sandy hair, five feet eight, late twenties, gray framed
for I was not too cool to care. Neither was I strange
glasses. We’d had him as a substitute sometimes the
previous year, but not during any running trials. So he besides eyebrows is a beard. And no beards on my would not have had any impression of me, nor would team.
I of him, as he just put us through scheduled activi-
Excuse me, Mr. Bailey, but...how come?
ties (the least embarrassing for me was soccer, which
You represent the school, you represent me.
nobody could really play except one Mexican kid and
I want my men to look squared away.
kid, who were
got to do with
No facial hair on my men
to be on the
running? I just
want to run.
In the glass-
enclosed coaches’ office he greeted me with a smile
involves discipline like any other sport, and the first
and a handshake: first time I ever shook a teacher’s
rule of discipline is you do what the coach directs.
hand. He said Mr. Frank had mentioned me, and he
If he wants you to be clean shaven, if he doesn’t
was glad to have me on board (do coaches always say
want his men looking like a bunch of hippies, then
that?). Did I have any previous track experience? No? you shave and cut your hair.
Well, he looked forward to training me. He gave me
We went back and forth for a while. I said
an armful of documents: team regulations, track meet the school had loosened the dress code this year.
dates, request of change to sixth period PE, parental
He said the coaches could set their own. I pointed
consent, release of liability, doctor’s okay. That was it
out some of the towel snappers in the locker room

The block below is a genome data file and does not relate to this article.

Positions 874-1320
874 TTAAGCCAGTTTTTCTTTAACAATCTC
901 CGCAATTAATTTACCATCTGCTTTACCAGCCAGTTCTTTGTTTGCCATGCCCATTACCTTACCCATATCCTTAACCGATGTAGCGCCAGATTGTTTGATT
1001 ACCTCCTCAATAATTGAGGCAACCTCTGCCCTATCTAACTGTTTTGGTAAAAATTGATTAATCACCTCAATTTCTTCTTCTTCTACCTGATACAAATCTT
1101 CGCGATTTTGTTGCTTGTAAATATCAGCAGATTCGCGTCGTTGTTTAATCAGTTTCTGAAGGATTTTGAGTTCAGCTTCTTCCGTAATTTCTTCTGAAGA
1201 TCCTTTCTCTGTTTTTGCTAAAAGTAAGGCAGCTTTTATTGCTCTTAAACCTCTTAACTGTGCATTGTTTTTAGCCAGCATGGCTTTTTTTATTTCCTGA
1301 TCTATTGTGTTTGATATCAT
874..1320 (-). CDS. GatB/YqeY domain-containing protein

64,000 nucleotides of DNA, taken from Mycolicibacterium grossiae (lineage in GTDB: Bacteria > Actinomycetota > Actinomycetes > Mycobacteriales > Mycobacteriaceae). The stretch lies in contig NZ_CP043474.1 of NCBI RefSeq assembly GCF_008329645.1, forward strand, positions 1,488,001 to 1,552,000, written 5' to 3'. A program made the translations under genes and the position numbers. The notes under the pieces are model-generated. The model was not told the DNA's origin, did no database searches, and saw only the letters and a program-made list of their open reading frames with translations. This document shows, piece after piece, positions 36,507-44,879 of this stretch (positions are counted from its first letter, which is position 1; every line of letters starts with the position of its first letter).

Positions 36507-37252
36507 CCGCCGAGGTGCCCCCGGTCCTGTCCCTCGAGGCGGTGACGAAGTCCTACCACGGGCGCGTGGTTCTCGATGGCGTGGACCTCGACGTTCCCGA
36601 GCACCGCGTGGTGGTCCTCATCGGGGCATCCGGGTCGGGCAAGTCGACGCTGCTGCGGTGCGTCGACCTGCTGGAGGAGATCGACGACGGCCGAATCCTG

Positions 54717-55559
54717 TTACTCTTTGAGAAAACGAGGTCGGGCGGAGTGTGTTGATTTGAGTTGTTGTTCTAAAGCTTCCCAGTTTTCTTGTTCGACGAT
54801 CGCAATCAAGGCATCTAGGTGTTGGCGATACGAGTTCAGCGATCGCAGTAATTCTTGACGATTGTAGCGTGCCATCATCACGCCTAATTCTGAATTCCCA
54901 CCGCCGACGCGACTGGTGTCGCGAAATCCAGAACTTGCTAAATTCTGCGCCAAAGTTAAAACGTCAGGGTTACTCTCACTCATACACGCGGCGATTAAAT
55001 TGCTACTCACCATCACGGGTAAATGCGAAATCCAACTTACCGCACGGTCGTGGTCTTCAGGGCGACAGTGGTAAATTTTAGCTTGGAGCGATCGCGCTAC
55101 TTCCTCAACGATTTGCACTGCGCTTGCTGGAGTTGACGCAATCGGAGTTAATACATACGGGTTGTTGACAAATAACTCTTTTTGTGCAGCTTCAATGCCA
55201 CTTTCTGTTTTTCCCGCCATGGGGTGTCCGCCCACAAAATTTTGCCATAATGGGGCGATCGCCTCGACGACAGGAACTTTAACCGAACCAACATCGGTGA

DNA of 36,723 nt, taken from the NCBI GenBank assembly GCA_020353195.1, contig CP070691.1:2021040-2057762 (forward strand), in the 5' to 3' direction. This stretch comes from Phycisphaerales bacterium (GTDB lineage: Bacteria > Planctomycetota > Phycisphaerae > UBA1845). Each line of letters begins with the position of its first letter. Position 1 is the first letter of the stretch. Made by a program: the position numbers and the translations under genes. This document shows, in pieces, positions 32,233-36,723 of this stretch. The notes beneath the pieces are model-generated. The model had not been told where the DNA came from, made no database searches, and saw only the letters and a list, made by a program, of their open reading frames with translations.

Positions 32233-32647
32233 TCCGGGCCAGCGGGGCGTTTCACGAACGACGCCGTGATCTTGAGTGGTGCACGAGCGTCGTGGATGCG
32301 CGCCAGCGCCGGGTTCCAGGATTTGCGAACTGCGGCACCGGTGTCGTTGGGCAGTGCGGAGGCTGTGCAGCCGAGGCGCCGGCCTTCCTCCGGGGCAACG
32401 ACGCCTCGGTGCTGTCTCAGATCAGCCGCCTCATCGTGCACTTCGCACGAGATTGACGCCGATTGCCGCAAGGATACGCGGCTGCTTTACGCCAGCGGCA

for now, he said, shaking my hand again. Oh, except
that had hair past the neckline. He said they were
not on his team (Mr. Frank, observing from his
desk in the corner, raised his eyebrows at this). I
Get a haircut and shave that beard. No facial said that I didn’t think that any guys from any other hair on my men.
school would care if our hair was long. He said
This isn’t a beard, just sideburns.
he would care, and that’s all that mattered. I said,
Far as I’m concerned, any hair on your face
lots of athletes have long hair these days, who’s
that guy, that football guy? He said if Joe Namath
been embarrassed to admit that, and it would have
wanted to be on his team, he’d tell him, get a
played right into his argument.
haircut, and if Ben Davidson showed up, shave the If sports weren’t for me, what then? Acting?
mustache. If Flash Gordon (I think he was actually Bailey did say I was dramatic. So I auditioned for the referring to Flash, the DC comic hero) showed up
school play that semester, Teahouse of the August Moon,
with a mustache, he wouldn’t get on his team with
about Americans bringing democracy to Japan. I
got the part of Colonel Purdy, which allowed me to
Mr. Bailey, it took me all summer to grow
swear on stage. First line: Dammit to hell! Dammit to
hell! Dammit to hell! Later I got to say, These people
Well, it won’t take you so long next summer,
are going to learn democracy if I have to shoot every
if you feel you really gotta have them. You’re making one of them. Plus ca change...
this too much of a drama, Riordan.
Mrs. Joyce, the director, said that as I was
Well, I think you are, Mr. Bailey, and I’m
playing an army man, well, I didn’t have to get a GI
sorry, but I don’t want to be on your team.
haircut, but I should trim those locks, and those
If you can’t handle discipline, then I don’t